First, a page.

Energy consultants Baringa has produced analysis that predicts a halt to power plant development in the UK as gas power’s resurgence as a profitable competitor to coal means utilities are set to delay investment in new facilities.

Baringa says investment might be held back for three years as the profit difference recorded between coal and gas has shrunk to the smallest since 2011. Bloomberg reports that only one UK gas generator is under construction (at Carrington, Manchester) since 2009.
Carrington gas-fire power plant
Bloomberg Energy Finance also added that the tight competition between coal and gas meant profit margins were too small and not enough to “drive any investment behaviour because the balance could flip-flop very quickly”.

At just two per cent, the UK has the lowest amount of spare capacity in western Europe at a time when gas plants are being mothballed and pollution controls are resulting in the closure of coal plants. Energy imports are at their highest in 40 years.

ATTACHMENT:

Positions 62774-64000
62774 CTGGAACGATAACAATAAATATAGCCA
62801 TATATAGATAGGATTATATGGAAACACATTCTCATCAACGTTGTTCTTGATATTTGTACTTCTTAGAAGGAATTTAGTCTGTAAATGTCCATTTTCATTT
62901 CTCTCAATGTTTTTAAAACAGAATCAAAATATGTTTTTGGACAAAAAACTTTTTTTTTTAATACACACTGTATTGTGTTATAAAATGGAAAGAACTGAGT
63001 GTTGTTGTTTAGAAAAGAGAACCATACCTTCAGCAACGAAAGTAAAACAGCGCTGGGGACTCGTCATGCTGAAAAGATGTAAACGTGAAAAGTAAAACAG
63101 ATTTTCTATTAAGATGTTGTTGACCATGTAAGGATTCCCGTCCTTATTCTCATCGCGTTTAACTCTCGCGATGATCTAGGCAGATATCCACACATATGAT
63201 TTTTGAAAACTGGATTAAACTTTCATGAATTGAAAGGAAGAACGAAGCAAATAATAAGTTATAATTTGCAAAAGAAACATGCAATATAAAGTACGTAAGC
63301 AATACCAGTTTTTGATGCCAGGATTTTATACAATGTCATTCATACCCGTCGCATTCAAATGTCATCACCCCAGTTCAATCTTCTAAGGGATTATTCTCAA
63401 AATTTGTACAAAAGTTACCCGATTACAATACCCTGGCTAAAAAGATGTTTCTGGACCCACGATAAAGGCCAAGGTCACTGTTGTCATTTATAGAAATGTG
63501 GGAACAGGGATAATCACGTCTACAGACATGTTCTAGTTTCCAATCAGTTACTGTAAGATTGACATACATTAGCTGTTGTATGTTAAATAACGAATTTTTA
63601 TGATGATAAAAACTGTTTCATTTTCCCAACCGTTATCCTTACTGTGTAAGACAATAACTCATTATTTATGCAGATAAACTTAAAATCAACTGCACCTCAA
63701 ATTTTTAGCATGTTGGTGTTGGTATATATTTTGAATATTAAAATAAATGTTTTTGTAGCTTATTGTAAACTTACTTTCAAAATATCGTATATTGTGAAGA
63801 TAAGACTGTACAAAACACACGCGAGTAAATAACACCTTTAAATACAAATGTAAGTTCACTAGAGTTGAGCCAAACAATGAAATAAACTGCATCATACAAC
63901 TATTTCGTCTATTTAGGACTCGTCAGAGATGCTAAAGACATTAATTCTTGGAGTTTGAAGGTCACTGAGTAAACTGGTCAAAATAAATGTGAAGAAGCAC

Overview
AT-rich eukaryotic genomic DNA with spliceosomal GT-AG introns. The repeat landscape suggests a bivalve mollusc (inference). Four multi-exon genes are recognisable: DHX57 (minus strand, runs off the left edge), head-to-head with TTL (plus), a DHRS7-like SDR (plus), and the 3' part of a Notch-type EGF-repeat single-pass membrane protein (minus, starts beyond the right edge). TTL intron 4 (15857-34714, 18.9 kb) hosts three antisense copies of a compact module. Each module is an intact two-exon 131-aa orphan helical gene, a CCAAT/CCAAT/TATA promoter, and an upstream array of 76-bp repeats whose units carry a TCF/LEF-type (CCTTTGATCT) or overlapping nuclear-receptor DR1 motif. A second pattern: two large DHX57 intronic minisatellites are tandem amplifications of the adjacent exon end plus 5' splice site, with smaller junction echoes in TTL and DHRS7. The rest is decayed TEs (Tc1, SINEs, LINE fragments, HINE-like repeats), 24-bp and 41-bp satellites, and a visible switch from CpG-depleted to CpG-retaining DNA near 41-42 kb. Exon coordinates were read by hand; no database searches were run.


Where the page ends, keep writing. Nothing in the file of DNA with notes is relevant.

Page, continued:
This year’s 40 per cent plunge in UK next-month gas prices has driven the difference in profit between burning coal and gas for power to as little as 20 pence ($0.34) on July 11, according to data compiled by Bloomberg.

The UK got about 36 per cent of its power from coal-fed plants in 2013, down from 39 per cent in the previous year, while gas generation was stable at 27 per cent, according to the UK Department for Energy and Climate Change.